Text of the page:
According to a preferred embodiment of the invention, the frequency deviation of one of two mixers is determined by counting the pulses it produces within a certain time interval. The selected time interval is determined by counting a specified number of pulses generated by the local oscillator. When the counting result corresponding to the specified time interval is known, the control voltage of the crystal oscillator is adjusted in the correct direction by a programmable control circuit. The magnitude of this adjustment is determined by a calculation result obtained on the basis of some algorithm or measuring results. In this manner, the reference frequency changes and the measuring procedure is repeated until the desired frequency precision has been obtained.BRIEF DESCRIPTION OF THE DRAWINGS
The invention and its other characteristics and advantages are described below in greater detail in the form of an example and with reference to the accompanying drawings, in which:
FIG. 1 illustrates diagrammatically a circuit according to the invention, and
FIG. 2 illustrates in greater detail the automatic frequency control block 3 of FIG. 1.DETAILED DESCRIPTION
In FIG. 1, reference numerals 1 and 2 indicate two mixers. Numeral 3 indicates the actual automatic frequency control (AFC) circuit which forms the calculation result for the control circuit 4. The AFC circuit controls a crystal oscillator 5 having a controllable frequency. From the crystal oscillator 5 the frequency f to be controlled is fed, on the one hand, to the mixer 2 and, on the other hand, to a dividing means 6 (dividing number N) as a reference frequency fr for a phase-locked loop 7. The output frequency k.times.f of the phase-locked loop is applied to the mixer 1 in order to be mixed with the incoming reception signal fin.
The frequency obtained from the crystal oscillator 5 is further applied via a divider means 8 (dividing number L) to the AFC circuit 3 for the calculation of the predetermined time interval, as explained below.
The operation of the circuitry is described below with reference to both FIG. 1 and FIG. 2.
A predetermined number of pulses of the crystal oscillator 5 are counted by means of a counter 11 belonging to the AFC circuit, and thereby a certain time interval, or time constant, T is determined. The number of pulses of the second intermediate frequency if2 included in the time interval T is counted by means of a counter 12, and according to a certain algorithm a calculation result S is determined, which is applied to the control circuit 4. The control circuit 4 forms, on the basis of the calculation result, a control voltage U for the crystal oscillator 5.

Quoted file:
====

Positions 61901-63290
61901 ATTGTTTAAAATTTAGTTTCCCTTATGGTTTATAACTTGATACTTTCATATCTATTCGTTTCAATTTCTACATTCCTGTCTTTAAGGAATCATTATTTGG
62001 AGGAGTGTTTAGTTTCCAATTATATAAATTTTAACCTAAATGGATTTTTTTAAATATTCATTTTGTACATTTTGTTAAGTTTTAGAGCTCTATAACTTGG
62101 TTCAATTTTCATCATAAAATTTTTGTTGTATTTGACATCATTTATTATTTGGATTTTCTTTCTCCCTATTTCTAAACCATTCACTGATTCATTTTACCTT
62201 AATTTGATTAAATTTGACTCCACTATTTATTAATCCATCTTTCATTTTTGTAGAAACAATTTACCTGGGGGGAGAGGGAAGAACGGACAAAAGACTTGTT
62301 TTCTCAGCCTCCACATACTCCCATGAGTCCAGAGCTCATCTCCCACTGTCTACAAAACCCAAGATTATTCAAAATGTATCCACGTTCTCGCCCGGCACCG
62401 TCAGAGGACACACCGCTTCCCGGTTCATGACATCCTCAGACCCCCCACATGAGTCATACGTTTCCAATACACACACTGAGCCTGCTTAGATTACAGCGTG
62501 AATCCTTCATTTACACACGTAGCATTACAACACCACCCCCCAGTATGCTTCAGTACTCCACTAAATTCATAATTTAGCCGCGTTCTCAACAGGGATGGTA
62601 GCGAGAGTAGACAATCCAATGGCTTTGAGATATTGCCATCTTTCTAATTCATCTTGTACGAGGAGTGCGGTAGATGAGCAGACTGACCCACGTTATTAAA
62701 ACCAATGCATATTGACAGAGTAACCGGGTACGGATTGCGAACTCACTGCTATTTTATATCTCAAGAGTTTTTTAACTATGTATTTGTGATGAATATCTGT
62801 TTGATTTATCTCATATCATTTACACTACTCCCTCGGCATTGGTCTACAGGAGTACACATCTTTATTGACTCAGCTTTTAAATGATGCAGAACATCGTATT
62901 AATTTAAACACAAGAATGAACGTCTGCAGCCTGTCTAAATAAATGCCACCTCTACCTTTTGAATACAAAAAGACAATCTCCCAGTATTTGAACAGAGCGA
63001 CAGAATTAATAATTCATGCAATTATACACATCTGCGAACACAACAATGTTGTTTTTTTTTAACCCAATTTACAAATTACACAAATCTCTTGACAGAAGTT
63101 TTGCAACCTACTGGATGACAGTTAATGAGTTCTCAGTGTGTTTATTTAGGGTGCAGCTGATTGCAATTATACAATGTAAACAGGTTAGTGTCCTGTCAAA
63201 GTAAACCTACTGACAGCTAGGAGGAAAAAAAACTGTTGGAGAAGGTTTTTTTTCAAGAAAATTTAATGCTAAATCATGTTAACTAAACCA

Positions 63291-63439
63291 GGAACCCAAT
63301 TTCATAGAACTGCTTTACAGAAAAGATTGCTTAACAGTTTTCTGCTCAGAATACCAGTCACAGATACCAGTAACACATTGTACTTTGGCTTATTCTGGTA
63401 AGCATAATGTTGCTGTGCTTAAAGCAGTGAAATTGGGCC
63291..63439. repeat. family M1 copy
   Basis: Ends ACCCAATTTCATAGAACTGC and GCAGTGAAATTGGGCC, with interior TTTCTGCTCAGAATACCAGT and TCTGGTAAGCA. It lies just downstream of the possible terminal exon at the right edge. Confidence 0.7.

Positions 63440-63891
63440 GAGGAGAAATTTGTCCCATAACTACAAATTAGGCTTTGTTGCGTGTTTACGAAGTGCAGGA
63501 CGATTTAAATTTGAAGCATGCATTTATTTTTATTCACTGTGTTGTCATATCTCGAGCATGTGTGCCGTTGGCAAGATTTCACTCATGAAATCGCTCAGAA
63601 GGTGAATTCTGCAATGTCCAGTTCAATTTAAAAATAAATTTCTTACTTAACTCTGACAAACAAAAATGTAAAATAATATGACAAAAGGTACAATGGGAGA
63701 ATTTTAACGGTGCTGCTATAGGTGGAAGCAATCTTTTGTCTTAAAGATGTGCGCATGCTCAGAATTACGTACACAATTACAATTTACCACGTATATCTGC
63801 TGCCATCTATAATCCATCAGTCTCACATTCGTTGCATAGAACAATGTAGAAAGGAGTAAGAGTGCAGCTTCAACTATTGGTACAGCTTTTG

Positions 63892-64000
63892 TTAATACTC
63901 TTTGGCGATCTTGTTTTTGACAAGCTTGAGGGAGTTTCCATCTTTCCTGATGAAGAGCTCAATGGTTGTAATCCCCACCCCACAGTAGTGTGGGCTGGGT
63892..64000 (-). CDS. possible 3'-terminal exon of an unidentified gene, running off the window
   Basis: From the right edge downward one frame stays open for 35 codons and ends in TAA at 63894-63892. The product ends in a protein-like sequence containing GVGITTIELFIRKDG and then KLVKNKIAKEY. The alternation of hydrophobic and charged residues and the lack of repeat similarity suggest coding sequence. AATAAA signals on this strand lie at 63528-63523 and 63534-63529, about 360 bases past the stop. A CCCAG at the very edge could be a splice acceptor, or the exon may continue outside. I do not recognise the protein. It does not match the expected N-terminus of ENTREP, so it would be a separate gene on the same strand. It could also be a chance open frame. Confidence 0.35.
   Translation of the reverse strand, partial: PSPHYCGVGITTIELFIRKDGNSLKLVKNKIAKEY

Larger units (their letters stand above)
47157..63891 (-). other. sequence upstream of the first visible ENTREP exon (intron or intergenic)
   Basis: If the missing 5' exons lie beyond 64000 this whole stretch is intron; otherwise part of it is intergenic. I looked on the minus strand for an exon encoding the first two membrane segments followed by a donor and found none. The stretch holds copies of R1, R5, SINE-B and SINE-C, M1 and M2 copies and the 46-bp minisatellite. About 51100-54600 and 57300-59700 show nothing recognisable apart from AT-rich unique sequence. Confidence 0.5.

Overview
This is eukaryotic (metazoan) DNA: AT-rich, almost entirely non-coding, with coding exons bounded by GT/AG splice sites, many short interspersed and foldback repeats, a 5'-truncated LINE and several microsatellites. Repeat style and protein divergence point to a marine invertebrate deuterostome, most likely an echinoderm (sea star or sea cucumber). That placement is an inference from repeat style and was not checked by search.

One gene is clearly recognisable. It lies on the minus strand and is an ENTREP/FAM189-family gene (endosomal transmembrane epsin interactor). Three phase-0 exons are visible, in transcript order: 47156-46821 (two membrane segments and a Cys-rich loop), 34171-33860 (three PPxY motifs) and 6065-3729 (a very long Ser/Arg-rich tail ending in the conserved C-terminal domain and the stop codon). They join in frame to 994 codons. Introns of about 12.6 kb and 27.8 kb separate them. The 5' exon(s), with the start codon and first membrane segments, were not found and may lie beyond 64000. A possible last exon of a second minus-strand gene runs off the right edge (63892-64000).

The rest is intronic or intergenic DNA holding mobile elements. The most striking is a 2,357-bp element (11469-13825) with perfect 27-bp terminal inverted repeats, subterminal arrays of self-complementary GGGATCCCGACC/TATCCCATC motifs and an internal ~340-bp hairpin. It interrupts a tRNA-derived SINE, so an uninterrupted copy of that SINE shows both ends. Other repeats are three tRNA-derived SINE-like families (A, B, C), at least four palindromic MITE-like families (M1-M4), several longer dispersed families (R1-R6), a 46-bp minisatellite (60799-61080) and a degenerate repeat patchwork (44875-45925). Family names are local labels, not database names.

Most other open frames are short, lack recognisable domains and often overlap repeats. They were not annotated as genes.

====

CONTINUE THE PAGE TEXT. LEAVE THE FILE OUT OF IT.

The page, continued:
The input frequencies 1/L.times.f and if2 of the counters 11 and 12 are coupled to the counters via switches 9 and 10, which are controlled by a microprocessor 13. The microprocessor also controls the zeroing of the counters 11 and 12.
The operation of the circuit is based on the fact that the frequency deviation of the crystal oscillator 5 is seen directly in the counter 11 (regardless of the divider means 8 preceding the counter). However, if the injection frequency k.times.f is greater than the frequency of the oscillator 5, the deviation in the intermediate-frequency signal is multiplied. In the case presented, the injection frequency is k.times.f=M/N.times.f.
In the mixer 1 the absolute value of the deviation remains constant. Thus, the absolute value of the frequency deviation of the first intermediate-frequency signal if1 is equal to the deviation of the injection frequency k.times.f.
In the second mixer 2, the total deviation either increases or decreases, depending on the injection method used in the mixers (injection from above or from below) and on whether the frequency of the oscillator 5 has been divided or multiplied for the second mixing. In the case presented, the frequency of the crystal oscillator 5 is applied directly to the second mixer 2.
In addition to what has been presented above, the relative proportion of the deviation in the intermediate-frequency if2 is considerably greater than that in the injection frequency, because the intermediate frequency is much lower than the injection frequency (order of magnitude 2,000-5,000).